David Lee King has written another thought-provoking and insightful post about changes in our culture and society that he feels will impact the way we do “business” as libraries.    In the first part of his article, King outlines changes in our economy and society that reflect a fundamental shift.   He points out that the majority of materials we house in libraries are undergoing a significant transformation or going away altogether (print magazines and newspapers, the rise of digital books and readers, the advent of subscription services for music and videos).  He poses this question to his fellow librarians:

How are you starting to re-think your services and libraries?

While this post is geared toward a public library audience, I can’t help but wonder how we as school librarians might answer this question?  Are we paying attention to the change that is happening right now?  Are we thinking about how these changes will impact the way school libraries function in the short and long term future?  Are we thinking about how our school libraries will need to adapt as these profound changes occur?  Should we have already been thinking about these things?    How does this affect you as an elementary, middle/junior high, or high school teacher-librarian?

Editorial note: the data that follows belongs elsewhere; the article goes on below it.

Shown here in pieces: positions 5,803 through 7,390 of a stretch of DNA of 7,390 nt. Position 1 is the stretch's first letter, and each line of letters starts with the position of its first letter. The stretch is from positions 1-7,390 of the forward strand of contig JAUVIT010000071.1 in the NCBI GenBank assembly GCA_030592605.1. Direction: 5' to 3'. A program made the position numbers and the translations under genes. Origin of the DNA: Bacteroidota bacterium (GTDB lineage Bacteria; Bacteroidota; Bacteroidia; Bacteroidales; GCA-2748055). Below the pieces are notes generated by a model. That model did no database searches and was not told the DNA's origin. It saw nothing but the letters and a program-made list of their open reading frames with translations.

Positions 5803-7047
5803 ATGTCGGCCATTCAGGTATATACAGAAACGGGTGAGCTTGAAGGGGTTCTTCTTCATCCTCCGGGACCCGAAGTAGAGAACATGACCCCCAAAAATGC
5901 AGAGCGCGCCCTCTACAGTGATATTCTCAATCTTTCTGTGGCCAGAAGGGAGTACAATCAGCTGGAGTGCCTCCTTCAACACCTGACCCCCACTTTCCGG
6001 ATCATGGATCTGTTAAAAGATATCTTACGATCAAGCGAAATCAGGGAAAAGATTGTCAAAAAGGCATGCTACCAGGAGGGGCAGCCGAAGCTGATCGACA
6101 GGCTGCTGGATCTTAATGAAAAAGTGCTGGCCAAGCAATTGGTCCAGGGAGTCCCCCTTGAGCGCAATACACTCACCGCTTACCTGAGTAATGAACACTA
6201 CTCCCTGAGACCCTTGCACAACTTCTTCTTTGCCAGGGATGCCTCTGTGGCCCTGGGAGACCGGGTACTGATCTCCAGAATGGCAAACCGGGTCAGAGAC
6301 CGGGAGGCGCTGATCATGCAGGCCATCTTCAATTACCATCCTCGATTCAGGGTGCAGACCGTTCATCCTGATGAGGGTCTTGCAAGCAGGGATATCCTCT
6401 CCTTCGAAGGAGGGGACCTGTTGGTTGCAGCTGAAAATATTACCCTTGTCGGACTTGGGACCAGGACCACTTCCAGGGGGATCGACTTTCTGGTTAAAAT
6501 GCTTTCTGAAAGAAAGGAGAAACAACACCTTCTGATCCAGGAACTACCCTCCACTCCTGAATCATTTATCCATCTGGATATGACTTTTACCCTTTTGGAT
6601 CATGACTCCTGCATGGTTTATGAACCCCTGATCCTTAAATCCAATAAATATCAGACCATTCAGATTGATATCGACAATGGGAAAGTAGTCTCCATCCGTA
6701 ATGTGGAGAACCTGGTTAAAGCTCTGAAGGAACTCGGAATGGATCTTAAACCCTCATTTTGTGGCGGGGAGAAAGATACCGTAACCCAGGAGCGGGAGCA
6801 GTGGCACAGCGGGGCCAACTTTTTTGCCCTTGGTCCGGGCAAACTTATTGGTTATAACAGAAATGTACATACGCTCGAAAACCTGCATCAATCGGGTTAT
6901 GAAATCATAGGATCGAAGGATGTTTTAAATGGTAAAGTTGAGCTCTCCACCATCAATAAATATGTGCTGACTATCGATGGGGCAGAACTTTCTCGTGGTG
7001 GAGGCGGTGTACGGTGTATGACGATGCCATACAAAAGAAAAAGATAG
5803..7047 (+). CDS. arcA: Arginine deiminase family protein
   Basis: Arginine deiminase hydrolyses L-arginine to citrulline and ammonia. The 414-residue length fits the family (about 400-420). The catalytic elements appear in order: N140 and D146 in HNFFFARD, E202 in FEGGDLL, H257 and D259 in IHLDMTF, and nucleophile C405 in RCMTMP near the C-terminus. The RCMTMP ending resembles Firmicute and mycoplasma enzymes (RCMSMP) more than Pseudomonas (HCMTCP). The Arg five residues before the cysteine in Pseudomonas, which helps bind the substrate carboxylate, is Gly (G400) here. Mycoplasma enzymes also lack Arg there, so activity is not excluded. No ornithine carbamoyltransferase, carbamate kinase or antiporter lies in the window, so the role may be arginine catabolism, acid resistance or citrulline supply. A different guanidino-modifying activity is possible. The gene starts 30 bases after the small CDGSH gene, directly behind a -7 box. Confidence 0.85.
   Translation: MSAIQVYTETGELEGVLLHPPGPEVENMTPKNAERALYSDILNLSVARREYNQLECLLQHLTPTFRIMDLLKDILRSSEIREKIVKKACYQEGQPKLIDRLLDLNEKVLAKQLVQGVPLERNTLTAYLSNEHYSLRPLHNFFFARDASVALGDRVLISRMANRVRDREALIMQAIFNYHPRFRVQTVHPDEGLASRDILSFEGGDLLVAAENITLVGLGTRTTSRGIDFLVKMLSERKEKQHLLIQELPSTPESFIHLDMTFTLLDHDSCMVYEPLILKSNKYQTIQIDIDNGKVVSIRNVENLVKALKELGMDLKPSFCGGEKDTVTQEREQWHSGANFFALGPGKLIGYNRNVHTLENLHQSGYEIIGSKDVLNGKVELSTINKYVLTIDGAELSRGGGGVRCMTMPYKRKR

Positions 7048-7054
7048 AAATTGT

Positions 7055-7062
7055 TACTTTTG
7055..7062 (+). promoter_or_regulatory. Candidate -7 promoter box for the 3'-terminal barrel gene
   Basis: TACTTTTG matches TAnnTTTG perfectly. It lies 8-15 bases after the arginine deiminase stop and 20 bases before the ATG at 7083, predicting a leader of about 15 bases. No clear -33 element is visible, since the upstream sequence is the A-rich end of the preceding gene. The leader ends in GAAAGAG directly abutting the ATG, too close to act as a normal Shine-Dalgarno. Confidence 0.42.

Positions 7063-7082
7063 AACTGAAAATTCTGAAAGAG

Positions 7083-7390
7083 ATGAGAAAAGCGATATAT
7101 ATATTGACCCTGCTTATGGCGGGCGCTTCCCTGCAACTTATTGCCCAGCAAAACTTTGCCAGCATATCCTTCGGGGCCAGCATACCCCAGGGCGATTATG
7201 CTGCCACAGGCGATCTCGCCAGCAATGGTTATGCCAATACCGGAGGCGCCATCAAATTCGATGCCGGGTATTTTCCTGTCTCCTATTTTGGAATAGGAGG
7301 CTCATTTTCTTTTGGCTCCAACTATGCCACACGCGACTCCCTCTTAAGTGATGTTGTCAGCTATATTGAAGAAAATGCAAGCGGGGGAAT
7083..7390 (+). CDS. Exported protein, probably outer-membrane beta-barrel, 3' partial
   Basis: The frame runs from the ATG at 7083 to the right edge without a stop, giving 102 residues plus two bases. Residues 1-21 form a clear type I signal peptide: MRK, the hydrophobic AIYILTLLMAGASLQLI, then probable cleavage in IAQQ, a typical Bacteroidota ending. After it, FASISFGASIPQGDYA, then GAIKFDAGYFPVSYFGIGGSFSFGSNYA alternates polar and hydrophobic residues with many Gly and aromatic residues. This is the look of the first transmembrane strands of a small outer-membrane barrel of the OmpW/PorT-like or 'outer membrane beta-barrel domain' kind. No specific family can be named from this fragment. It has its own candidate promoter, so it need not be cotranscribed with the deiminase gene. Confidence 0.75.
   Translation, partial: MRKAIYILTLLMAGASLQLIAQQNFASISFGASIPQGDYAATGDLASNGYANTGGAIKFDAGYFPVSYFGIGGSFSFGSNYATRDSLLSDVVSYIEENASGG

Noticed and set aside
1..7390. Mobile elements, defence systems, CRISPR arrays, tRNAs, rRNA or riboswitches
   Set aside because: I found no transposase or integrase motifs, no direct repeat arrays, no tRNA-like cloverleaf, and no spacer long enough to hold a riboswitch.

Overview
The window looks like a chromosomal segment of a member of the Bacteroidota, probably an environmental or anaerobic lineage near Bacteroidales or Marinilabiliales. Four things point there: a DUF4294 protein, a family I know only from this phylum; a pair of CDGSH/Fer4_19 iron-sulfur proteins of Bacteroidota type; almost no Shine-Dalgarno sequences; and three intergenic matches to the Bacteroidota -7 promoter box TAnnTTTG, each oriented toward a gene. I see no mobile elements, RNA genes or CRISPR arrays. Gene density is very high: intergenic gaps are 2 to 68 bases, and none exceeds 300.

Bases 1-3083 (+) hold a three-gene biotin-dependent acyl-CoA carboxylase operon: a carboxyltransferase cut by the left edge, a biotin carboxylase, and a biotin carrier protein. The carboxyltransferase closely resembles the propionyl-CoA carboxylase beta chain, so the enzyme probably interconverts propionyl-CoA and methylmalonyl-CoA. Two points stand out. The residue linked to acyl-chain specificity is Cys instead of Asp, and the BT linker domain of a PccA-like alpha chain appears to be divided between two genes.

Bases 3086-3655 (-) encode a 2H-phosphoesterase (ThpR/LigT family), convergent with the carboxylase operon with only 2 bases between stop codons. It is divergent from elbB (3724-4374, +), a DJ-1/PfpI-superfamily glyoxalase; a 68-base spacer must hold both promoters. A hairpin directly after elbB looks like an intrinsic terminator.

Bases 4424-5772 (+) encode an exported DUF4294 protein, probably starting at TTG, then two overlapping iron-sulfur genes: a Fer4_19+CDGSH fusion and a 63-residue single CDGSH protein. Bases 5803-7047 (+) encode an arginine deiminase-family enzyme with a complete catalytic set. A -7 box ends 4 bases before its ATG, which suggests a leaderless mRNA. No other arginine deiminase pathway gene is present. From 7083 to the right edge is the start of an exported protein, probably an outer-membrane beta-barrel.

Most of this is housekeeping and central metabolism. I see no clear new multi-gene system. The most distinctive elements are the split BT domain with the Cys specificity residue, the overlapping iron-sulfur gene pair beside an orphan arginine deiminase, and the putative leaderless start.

Are we open to change and the possibilities it brings?  I have a poster in my office that looks something like this:


Are we willing to surrender what we are for what we could become?  Are school libraries on the cusp of a sea-change?  For me, the question is not “if” we will adapt, but “how” will we adapt?  How can we use this opportunity to tap into these changes to position information literacy as a mainstream literacy that is taught by all educators, not just the school library media specialist?

These questions weigh heavy on my mind tonight.  Please take some time to read King’s post and share your thoughts.   Shift has happened, continues to happen, and will keep happening—will we stand still, or will we shift too?